Search results

You are looking at 1 - 5 of 5 items for :

  • "corporatism" x
  • Manchester Religious Studies x
Clear All
Capitalism, Communism and ‘planning for freedom’
John Carter Wood

Clarke’s words, was feasible, given that, as Moberly argued, ‘small-scale values’ lost elements of ‘personal encounter’ in larger contexts; still, educating people to apply Christian principles in modern life was the goal. 37 Protestant and Catholic influences were seen as complementary. Catholicism had a sociological tradition but was prone to ‘mediaevalism’ and authoritarian corporatism. Protestantism tended towards individualism and neglected the social order, but its emphases on individual freedom, voluntarism, self-help and mutual aid could resist centralism. 38

in This is your hour
Abstract only
John Carter Wood

corporatism. 23 Other Christians were attracted to (or at least sympathised with) Fascism or Nazism. 24 Conversely, many others saw the authoritarian and totalitarian regimes of the 1920s and 1930s as a threat not only to a ‘democratic’ but also to a ‘Christian’ social order. Early-twentieth-century British Christianity was strongly influenced by the ‘social Gospel’, Christian socialism and varieties of moral activism. 25 In the inter-war period, there were intense discussions in the ecumenical movement about faith’s social relevance. Reflecting upon these debates, and

in This is your hour
John Anderson

civil society and developed political and leadership skills amongst their members. It was also hoped that they might serve to ‘deepen’ the democratic experience, encouraging ‘real’ participation by the people, maintaining some degree of popular mobilisation, and promoting notions of accountability and respect for civil rights. Simultaneously they were seen as offering a challenge to the dominant culture of ‘monistic corporatism’ and hierarchy. 75 Yet in practice the impact of these visions remained marginal, even in Brazil where they had been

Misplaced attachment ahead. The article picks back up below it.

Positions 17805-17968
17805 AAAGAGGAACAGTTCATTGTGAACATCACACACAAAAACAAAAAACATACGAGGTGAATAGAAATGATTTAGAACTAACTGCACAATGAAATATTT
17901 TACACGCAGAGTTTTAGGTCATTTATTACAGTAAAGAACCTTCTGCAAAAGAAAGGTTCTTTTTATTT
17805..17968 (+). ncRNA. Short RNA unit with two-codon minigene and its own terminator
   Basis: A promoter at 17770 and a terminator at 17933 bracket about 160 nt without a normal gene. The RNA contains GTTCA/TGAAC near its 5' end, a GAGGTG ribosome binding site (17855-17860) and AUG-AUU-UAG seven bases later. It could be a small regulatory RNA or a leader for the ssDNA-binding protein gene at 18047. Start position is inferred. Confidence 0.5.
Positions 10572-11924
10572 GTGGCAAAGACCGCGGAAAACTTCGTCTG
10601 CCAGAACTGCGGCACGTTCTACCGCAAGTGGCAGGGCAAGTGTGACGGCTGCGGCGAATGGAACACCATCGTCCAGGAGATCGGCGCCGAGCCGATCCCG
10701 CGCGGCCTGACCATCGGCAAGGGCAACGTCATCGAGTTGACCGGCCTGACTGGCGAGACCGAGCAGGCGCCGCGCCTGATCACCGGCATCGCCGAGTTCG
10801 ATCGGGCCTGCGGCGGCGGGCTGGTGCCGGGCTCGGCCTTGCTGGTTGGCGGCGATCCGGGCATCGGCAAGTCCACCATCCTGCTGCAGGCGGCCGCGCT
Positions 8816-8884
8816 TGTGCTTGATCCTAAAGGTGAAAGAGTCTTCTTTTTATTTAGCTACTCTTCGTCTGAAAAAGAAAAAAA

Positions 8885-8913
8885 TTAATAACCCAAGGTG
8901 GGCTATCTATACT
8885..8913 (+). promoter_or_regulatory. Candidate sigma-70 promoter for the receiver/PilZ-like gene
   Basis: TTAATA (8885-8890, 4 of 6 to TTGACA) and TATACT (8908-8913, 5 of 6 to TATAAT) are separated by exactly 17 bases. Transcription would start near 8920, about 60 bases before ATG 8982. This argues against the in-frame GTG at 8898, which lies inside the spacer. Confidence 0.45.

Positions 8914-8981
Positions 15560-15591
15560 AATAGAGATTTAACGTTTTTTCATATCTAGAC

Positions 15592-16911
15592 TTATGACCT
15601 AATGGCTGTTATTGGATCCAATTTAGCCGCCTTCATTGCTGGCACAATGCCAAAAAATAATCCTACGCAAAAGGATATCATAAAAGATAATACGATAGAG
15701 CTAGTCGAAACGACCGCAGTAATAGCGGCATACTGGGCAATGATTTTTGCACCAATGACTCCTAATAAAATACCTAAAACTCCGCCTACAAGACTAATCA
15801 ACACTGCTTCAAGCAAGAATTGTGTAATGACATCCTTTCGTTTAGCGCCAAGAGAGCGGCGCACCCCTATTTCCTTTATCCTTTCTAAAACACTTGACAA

in Christianity and democratisation
Ulrike Ehret

lifestyle, hoping that this would gradually change public perception of politics and eventually revolutionise British society. Owing to Chesterton’s literary contacts and the close relationship to A.R. Orage’s The New Age, many contributors to G.K.’s Weekly were well-known writers like George Bernard Shaw, Compton Mackenzie, or H.G. Wells.153 The essence of Distributism was corporatism. It was argued that modern mass production should if possible be avoided or at least organised on a corporate basis with every worker having a stake in the business. Usury was to be

in Church, nation and race
Joseph Hardwick

engaged in the kind of ethnic corporate behaviour more readily associated with the Scots and Irish. 8 Anglican clergymen were prominent players in the early phase of English corporatism. Not only did they serve as chaplains to the societies, they were also tasked with providing sermons and addresses at English national celebrations. The Anglican engagement with these English associations allows us to explore

in An Anglican British World